After brief remarks from the artist, a prayer was led by an indigenous elder to bless the building, the artist, and those who enter the gallery to seek art and community. The late afternoon sun created the illusion of the smoke from the ceremony dancing in the air. I won’t go into specifics out of respect, but a small part of me felt like an intruder. This other, greater, part of me, was able to breathe a little deeper and feel peace.
At the prayer’s conclusion, the gathered crowd dispersed as some turned to admire the artwork, and others began to converse with friends and community members.
Along the north wall resided 3 vessels made from conduit that was salvaged during the renovations. Douglas described this method of material sourcing as being similar to the foraging for willow that her ancestors did to create their woven vessels. It was a somber reminder of the urbanization of this sacred land, but also a testament to the resilience of these peoples to preserve cultural tradition.
On the South wall hung three printed canvases depicting three young girls dressed in traditional regalia, or “indigenous couture” as Douglas said while bantering with the crowd. These dresses were sewn by the artist/activist as part of her exhibition, but also as a showing of community. “It really takes a village,” she says while describing how items used in their dress were passed down through their family line.
The photograph in the middle depicted them beyond their years. They were neatly lined up, serious-faced, and it was almost like looking at an old photograph shot during a time when a single exposure took minutes rather than being immediate. The tone of this singular print is somber, but is framed on each side by pictures of the same three girls joking and smiling. A depiction of joy.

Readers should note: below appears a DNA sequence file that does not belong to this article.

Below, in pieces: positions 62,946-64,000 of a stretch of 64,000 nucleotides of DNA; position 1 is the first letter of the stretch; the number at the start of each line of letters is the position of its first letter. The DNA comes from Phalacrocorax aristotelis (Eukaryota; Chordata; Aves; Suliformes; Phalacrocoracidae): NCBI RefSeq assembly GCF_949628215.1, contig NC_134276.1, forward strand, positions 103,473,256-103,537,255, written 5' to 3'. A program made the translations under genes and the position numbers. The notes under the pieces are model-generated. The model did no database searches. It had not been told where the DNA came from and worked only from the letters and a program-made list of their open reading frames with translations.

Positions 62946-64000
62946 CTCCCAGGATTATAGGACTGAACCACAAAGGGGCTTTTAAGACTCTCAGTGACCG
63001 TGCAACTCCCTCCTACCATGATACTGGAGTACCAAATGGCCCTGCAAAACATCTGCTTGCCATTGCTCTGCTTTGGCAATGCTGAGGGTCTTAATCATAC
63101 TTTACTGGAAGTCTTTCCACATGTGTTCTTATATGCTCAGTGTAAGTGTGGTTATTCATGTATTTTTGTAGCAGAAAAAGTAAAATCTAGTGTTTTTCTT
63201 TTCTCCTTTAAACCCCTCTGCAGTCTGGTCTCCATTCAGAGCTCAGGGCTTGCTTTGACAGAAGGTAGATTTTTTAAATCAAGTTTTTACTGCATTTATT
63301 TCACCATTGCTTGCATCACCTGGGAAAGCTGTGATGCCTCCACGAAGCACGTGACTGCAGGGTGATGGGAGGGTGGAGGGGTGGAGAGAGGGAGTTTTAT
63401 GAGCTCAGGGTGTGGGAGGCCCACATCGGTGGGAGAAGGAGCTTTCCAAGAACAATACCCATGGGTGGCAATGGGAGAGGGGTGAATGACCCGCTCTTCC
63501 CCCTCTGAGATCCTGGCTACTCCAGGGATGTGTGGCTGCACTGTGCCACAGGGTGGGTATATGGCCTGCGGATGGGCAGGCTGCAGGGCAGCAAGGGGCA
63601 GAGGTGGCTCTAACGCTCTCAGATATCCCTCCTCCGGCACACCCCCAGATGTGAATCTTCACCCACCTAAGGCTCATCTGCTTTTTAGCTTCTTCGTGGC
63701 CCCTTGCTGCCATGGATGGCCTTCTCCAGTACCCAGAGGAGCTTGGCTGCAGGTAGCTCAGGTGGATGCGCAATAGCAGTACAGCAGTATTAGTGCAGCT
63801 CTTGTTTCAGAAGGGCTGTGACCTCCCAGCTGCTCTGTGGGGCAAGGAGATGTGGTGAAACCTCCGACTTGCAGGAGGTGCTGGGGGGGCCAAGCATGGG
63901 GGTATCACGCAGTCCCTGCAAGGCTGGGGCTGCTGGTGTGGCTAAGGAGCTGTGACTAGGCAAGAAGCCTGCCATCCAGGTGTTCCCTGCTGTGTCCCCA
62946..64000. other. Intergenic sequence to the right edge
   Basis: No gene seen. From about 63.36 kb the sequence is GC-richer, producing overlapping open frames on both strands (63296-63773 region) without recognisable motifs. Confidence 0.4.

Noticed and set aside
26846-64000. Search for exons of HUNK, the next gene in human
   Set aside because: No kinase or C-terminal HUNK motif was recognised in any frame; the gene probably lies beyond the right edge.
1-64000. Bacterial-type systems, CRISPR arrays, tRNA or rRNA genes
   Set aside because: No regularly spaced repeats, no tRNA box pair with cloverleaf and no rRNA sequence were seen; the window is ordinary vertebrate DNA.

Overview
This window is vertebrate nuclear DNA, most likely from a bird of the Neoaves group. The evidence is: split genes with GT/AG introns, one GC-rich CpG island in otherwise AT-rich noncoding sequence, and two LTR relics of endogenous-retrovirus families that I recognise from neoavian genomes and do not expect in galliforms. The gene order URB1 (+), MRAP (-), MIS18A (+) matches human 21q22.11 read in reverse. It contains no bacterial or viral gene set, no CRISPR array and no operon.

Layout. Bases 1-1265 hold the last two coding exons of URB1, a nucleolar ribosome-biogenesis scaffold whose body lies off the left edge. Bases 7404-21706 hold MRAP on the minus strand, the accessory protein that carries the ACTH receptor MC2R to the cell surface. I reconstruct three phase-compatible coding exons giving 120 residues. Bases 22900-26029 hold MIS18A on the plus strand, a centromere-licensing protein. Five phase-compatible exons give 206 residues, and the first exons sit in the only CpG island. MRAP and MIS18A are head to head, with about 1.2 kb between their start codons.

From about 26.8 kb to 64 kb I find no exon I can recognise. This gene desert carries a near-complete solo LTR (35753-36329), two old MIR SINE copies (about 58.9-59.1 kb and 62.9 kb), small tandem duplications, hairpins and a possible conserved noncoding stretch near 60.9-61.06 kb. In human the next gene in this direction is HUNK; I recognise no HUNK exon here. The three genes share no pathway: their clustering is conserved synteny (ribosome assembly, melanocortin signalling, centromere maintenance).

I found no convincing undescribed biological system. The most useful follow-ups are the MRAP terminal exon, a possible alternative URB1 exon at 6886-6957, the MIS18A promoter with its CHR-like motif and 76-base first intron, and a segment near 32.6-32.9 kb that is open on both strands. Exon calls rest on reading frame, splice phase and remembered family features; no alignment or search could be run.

Joy is the theme of Soov. During a time of hardship, when Douglas and the Core are fighting to build Nuwu, when POC are targeted nationwide, when violence is seemingly everywhere…Soov stands as a celebration of joy and of community.
Once the crowd reconvened around a clearing in the middle of the room, the trio of girls who were adorned in the same regalia as in the photographs, began to dance in inter-tribal styles. The three weaved around each other as they danced around the circle at different speeds, matching the individual tribal tradition they represented.
The room grew dim as dark clouds from the earlier rain that washed the ground in preparation for this event and the approaching evening grew closer. During some final remarks, both Douglas and the girls’ father described the importance of these young girls learning traditional dances and their native language as a means of maintaining their indigenous identity and helping to build a stronger future for their people.
I was particularly entranced by the young girls. They were light-skinned from a mixed heritage, but they were encouraged in their exploration of their indigenous culture. The child part of me that lives deep within ached while watching them dance.
I hope to one day feel comfortable enough to be able to claim my Latinx heritage as those young girls were able to claim their indigenous one. To feel as if I have earned the right to claim it. It was healing to see that feeling nurtured in this younger generation, and it gave me hope that one day I will be able to find that permission within myself.
Fawn Douglas’ MFA Thesis Exhibition will be on view at Nuwu Art Gallery + Community Center until May 7, 2022 with a closing reception and artist talk on May 6, 2022 from 6-8pm. Hours for the gallery can be found on Douglas’ Instagram @nuwuart, and more information on the Core can be found on nuwuart.com.
Douglas and her partner encouraged visitors to visit throughout the run of the exhibition as renovations continue and more work is installed.